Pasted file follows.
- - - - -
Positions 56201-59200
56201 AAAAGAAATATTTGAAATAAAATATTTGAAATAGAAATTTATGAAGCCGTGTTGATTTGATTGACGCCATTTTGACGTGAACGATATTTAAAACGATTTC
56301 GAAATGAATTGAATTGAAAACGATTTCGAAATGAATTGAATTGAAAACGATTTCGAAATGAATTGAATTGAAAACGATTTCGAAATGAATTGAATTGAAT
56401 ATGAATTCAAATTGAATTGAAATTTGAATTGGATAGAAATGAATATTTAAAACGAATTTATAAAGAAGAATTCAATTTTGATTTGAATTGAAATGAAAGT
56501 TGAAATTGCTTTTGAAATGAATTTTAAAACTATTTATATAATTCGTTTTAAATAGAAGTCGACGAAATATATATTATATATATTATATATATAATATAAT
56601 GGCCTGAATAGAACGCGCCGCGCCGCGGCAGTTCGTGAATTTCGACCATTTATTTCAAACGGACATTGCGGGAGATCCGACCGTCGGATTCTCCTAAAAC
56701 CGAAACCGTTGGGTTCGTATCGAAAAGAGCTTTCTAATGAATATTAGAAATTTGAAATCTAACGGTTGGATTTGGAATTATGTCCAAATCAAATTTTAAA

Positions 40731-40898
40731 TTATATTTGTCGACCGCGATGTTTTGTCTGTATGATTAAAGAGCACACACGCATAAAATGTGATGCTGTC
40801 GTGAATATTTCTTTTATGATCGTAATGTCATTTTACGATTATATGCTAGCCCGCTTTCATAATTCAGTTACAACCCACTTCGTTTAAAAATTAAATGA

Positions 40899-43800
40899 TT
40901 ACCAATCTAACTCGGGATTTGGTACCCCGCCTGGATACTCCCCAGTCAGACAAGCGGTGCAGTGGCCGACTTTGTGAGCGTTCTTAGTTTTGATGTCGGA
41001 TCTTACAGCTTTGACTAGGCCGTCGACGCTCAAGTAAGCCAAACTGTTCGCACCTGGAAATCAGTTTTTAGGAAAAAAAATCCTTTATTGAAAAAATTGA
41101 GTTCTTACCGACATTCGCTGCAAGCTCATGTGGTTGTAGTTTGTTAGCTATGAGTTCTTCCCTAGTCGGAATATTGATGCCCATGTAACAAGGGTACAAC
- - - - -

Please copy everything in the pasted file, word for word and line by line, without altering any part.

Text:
Positions 56201-59200
56201 AAAAGAAATATTTGAAATAAAATATTTGAAATAGAAATTTATGAAGCCGTGTTGATTTGATTGACGCCATTTTGACGTGAACGATATTTAAAACGATTTC
56301 GAAATGAATTGAATTGAAAACGATTTCGAAATGAATTGAATTGAAAACGATTTCGAAATGAATTGAATTGAAAACGATTTCGAAATGAATTGAATTGAAT
56401 ATGAATTCAAATTGAATTGAAATTTGAATTGGATAGAAATGAATATTTAAAACGAATTTATAAAGAAGAATTCAATTTTGATTTGAATTGAAATGAAAGT
56501 TGAAATTGCTTTTGAAATGAATTTTAAAACTATTTATATAATTCGTTTTAAATAGAAGTCGACGAAATATATATTATATATATTATATATATAATATAAT
56601 GGCCTGAATAGAACGCGCCGCGCCGCGGCAGTTCGTGAATTTCGACCATTTATTTCAAACGGACATTGCGGGAGATCCGACCGTCGGATTCTCCTAAAAC
56701 CGAAACCGTTGGGTTCGTATCGAAAAGAGCTTTCTAATGAATATTAGAAATTTGAAATCTAACGGTTGGATTTGGAATTATGTCCAAATCAAATTTTAAA

Positions 40731-40898
40731 TTATATTTGTCGACCGCGATGTTTTGTCTGTATGATTAAAGAGCACACACGCATAAAATGTGATGCTGTC
40801 GTGAATATTTCTTTTATGATCGTAATGTCATTTTACGATTATATGCTAGCCCGCTTTCATAATTCAGTTACAACCCACTTCGTTTAAAAATTAAATGA

Positions 40899-43800
40899 TT
40901 ACCAATCTAACTCGGGATTTGGTACCCCGCCTGGATACTCCCCAGTCAGACAAGCGGTGCAGTGGCCGACTTTGTGAGCGTTCTTAGTTTTGATGTCGGA
41001 TCTTACAGCTTTGACTAGGCCGTCGACGCTCAAGTAAGCCAAACTGTTCGCACCTGGAAATCAGTTTTTAGGAAAAAAAATCCTTTATTGAAAAAATTGA
41101 GTTCTTACCGACATTCGCTGCAAGCTCATGTGGTTGTAGTTTGTTAGCTATGAGTTCTTCCCTAGTCGGAATATTGATGCCCATGTAACAAGGGTACAAC